Example B. (Continued)
It is not difficult to derive an extended Bratteli diagram for the substitution of Example B as well. What one will find is that there is one edge between two consecutive vertices $\{a,b,c\}$ and one edge between two consecutive vertices $\{b,c\}$ . It follows that the diagram has thickness $3$ . However, there is only one path which goes infinitely often through $\{a,b,c\}$ and only countably many which go infinitely often through $\{b,c\}$ . It follows that the essential thickness of the diagram is $1$ . The system is therefore not thick.
Example C. Oxtoby [Reference Oxtoby37] described a family of minimal binary Toeplitz shifts that are not uniquely ergodic and hence cannot be tame. We describe the Bratteli–Vershik representations for the onesided versions of this family to maximize the similarity to his original description. Given a sequence $(\ell _n)$ of natural numbers, define the substitutions
and define an ordered Bratteli diagram with the sequence $\{\theta ^{(n)} \}$ as in equation (2.1); see Figure 3 for two examples, the one on the left with $\ell _1=\ell _2=2$ , the second with $\ell _1=3$ , $\ell _2=5$ .
Note that these ordered Bratteli diagrams each have two maximal paths and one minimal path; this means that we cannot define a Vershik map which is a homeomorphism. Nevertheless, we can still define a continuous Vershik map by sending the two maximal paths to the unique minimal path. This onesided Bratteli–Vershik system is conjugate to the onesided shift defined by Oxtoby. Oxtoby showed that if $(\ell _n)$ grows fast enough, in particular if $\sum ({\ell _{k1}}/{\ell _k})<1$ , then the resulting system is not uniquely ergodic and thus it cannot be tame. On the righthand side of Figure 3, one clearly sees the beginning of a double path of thickness two. This should be contrasted with the stationary figure on the left, which is a onesided representation of the perioddoubling substitution shift and which has thickness one, and so is tame, as we will see below.
Recall that $x\in X$ is a condensation point if every neighbourhood of x is uncountable. Let $\mathcal C\subseteq X$ be the set of its condensation points. The Cantor–Bendixson theorem gives that for second countable spaces, $X\backslash \mathcal C$ is countable.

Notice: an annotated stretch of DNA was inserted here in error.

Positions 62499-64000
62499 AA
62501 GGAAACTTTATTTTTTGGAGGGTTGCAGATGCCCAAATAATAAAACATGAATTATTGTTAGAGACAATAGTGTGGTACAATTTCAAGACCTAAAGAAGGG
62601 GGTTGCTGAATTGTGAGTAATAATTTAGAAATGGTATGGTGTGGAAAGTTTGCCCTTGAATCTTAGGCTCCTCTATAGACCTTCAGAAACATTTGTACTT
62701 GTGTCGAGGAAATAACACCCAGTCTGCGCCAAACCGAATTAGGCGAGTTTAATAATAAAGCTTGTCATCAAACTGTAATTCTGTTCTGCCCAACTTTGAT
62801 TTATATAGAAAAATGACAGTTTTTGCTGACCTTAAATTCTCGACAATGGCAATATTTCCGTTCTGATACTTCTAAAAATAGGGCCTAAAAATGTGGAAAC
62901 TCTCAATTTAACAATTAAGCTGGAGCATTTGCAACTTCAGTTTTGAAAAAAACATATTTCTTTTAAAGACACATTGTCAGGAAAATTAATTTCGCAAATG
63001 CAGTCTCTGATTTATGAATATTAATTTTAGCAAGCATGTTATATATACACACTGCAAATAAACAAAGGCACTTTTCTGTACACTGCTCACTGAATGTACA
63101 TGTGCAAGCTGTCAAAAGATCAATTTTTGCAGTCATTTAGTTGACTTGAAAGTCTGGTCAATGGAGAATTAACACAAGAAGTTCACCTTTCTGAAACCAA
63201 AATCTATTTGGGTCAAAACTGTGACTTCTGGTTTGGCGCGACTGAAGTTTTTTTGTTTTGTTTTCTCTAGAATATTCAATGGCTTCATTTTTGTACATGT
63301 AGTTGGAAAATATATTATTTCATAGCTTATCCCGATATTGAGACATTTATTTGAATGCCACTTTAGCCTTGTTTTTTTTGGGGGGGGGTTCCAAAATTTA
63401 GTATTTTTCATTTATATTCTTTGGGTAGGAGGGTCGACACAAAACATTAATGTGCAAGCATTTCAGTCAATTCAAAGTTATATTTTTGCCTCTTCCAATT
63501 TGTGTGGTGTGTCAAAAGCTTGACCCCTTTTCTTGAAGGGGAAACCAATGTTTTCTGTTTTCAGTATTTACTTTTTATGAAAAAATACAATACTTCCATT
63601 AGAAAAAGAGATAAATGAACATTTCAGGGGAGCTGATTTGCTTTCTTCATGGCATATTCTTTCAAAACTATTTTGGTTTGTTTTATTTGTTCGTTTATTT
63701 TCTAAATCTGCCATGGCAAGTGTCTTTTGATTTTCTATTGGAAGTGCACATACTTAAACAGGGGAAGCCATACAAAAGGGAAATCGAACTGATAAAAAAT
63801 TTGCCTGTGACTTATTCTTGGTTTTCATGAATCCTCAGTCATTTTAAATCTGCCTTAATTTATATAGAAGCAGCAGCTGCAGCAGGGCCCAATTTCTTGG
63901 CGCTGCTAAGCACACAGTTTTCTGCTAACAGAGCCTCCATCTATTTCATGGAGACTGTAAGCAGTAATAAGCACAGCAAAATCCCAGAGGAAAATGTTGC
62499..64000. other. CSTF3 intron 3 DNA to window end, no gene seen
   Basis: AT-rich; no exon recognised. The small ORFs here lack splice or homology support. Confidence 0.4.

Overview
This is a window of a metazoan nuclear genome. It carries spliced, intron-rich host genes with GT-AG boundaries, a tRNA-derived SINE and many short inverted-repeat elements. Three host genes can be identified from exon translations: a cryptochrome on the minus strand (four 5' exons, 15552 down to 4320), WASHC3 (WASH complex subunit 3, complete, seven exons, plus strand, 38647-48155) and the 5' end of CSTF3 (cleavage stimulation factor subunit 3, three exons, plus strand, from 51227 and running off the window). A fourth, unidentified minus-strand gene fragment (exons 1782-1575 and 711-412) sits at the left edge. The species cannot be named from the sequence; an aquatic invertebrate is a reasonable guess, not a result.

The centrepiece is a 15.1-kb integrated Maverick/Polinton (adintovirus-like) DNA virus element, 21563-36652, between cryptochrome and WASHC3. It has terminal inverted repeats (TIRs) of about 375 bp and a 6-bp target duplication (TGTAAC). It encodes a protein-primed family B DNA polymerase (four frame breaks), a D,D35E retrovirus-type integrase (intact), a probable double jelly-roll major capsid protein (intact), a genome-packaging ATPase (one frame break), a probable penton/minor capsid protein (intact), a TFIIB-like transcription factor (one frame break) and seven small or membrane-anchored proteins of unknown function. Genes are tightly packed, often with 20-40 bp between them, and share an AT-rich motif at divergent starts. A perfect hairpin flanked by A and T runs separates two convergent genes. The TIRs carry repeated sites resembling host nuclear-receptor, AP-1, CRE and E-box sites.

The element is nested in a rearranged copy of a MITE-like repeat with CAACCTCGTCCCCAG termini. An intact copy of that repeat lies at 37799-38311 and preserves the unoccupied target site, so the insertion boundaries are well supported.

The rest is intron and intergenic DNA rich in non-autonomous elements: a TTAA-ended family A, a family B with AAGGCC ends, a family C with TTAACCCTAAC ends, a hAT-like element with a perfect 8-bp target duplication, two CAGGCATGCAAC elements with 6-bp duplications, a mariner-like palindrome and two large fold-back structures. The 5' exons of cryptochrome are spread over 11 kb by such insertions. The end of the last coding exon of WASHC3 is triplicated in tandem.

Lemma 2.11. Let $(X_B,\varphi _\omega )$ be a Toeplitz Bratteli–Vershik system.

(1) If all paths in $X_{\tilde B}$ have finite thickness, the maximal equicontinuous factor contains uncountably many singular points if and only if there is $j>1$ such that $X_{\tilde B}^{j}$ is uncountable.

(2) If $X_{\tilde B}^{j}$ contains a double path, then it is uncountable.

(3) If $X_{\tilde B}$ has finite rank and $X_{\tilde B}^{j}$ is uncountable, then $X_{\tilde B}^j$ contains a double path.
Proof. For $z\in \mathbb {Z}_{(\ell _n)}$ and $n\in \mathbb {N}$ , let $B^z_n\subseteq V_n$ be of maximal cardinality among those elements of $\tilde V_n$ which are traversed by some path $\tilde \gamma \in X_{\tilde B}$ with $\omega (\tilde \gamma )=z$ . Observe that $B^z_n$ is uniquely determined because if $B,B'\in V_n$ are traversed by such a $\tilde \gamma $ , then $B\cup B'$ is extendable and there is such a $\tilde \gamma $ going through $B\cup B'$ . This shows that the supremum in the formula of Lemma 2.9 is attained at some path $\tilde \gamma $ . Since all paths in $X_{\tilde B}$ have finite thickness, Lemma 2.9 implies that the restriction of $\omega $ to $X_B$ is finitetoone, and this implies that the restriction of $\omega $ to $X^j_{\tilde B}$ is finitetoone. Hence, if $X_{\tilde B}^{j}$ is uncountable, then its image under $\omega $ must be uncountable. The converse follows from Lemma 2.9, which tells us that the singular points of $\mathbb {Z}_{(\ell _n)}$ are given by the image of $X_{\tilde B}\setminus X_{\tilde B}^1=\bigcup _{j\geq 2} X_{\tilde B}^j$ .
Suppose that $X_{\tilde B}^{j}$ contains a double path. Then there is $n_0$ such that for all $n\geq n_0$ , there is $A_n\subseteq V_n$ containing j elements such that between $A_n$ and $A_{n1}$ , there are at least $2$ edges in the extended Bratteli diagram. The set of paths in $X_{\tilde B}^{j}$ obtained by choosing one of the two edges at each level is uncountable.
Suppose now that $X_{\tilde B}^{j}$ is uncountable. Then the set of condensation points $X_{\tilde B}^{j}\cap \mathcal C $ of $X_{\tilde B}^{j}$ is uncountable. Since $X_{\tilde B}^{j}\cap \mathcal C $ has no isolated points, for any given path $\gamma \in X_{\tilde B}^{j}\cap \mathcal C $ and $n\geq 0$ , there are infinitely many distinct paths in $X_{\tilde B}^{j}\cap \mathcal C $ which agree with $\gamma $ on its head of length n. Let K be the rank of the Toeplitz Bratteli–Vershik system and pick some $m_1\geq 1$ . There is $m> m_1$ and $K+1$ paths of $X_{\tilde B}^{j}\cap \mathcal C $ which agree with $\gamma $ ’s head of length $m_1$ but pairwise disagree on the head of length m. Since infinitely often $V_n=K$ , the pigeon hole principle requires that two of the distinct paths must meet a common vertex of level $m_2>m$ . Telescoping the levels $m_1$ through $m_2$ , the part of these two paths between level $m_1$ and level $m_2$ defines a parallel edge. Iterating this procedure ( $m_2$ playing the role of $m_1$ etc.) proves the statement.
The following corollary can be seen as a generalization of Lemma 2.1 to all Toeplitz shifts with finite Toeplitz rank.
Corollary 2.12. Let $(X_B,\varphi _\omega )$ be a Toeplitz Bratteli–Vershik system with finite Toeplitz rank. The maximal equicontinuous factor contains uncountably many singular points if and only if $(X_B,\varphi _\omega )$ is thick.
Proof. Finite rank implies that all paths in $X_{\tilde B}$ are of finite thickness. Now, part (1) of Lemma 2.11 gives that we have uncountably many singular points if and only if the essential thickness is strictly greater than $1$ . Part (3) of the same lemma gives that if the essential thickness is k, then there is a double path of thickness k.